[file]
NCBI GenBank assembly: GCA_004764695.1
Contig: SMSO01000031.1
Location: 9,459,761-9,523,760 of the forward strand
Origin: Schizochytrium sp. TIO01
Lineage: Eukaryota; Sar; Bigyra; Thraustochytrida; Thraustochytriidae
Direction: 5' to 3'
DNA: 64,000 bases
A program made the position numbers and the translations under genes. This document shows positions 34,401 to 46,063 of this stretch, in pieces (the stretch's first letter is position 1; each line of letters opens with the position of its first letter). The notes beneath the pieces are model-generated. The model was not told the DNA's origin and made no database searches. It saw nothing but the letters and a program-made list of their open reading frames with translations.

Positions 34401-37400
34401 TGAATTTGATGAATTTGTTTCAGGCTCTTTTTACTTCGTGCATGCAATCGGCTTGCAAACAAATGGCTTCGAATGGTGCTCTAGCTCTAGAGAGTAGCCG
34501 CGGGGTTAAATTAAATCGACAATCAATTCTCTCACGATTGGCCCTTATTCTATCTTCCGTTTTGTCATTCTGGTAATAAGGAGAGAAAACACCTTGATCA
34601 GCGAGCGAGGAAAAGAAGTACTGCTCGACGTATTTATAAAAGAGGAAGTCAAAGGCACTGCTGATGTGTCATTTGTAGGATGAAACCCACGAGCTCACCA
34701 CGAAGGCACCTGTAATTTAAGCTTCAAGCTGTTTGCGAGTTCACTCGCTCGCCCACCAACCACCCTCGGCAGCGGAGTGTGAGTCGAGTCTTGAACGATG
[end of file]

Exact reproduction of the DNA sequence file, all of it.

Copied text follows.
NCBI GenBank assembly: GCA_004764695.1
Contig: SMSO01000031.1
Location: 9,459,761-9,523,760 of the forward strand
Origin: Schizochytrium sp. TIO01
Lineage: Eukaryota; Sar; Bigyra; Thraustochytrida; Thraustochytriidae
Direction: 5' to 3'
DNA: 64,000 bases
A program made the position numbers and the translations under genes. This document shows positions 34,401 to 46,063 of this stretch, in pieces (the stretch's first letter is position 1; each line of letters opens with the position of its first letter). The notes beneath the pieces are model-generated. The model was not told the DNA's origin and made no database searches. It saw nothing but the letters and a program-made list of their open reading frames with translations.

Positions 34401-37400
34401 TGAATTTGATGAATTTGTTTCAGGCTCTTTTTACTTCGTGCATGCAATCGGCTTGCAAACAAATGGCTTCGAATGGTGCTCTAGCTCTAGAGAGTAGCCG
34501 CGGGGTTAAATTAAATCGACAATCAATTCTCTCACGATTGGCCCTTATTCTATCTTCCGTTTTGTCATTCTGGTAATAAGGAGAGAAAACACCTTGATCA
34601 GCGAGCGAGGAAAAGAAGTACTGCTCGACGTATTTATAAAAGAGGAAGTCAAAGGCACTGCTGATGTGTCATTTGTAGGATGAAACCCACGAGCTCACCA
34701 CGAAGGCACCTGTAATTTAAGCTTCAAGCTGTTTGCGAGTTCACTCGCTCGCCCACCAACCACCCTCGGCAGCGGAGTGTGAGTCGAGTCTTGAACGATG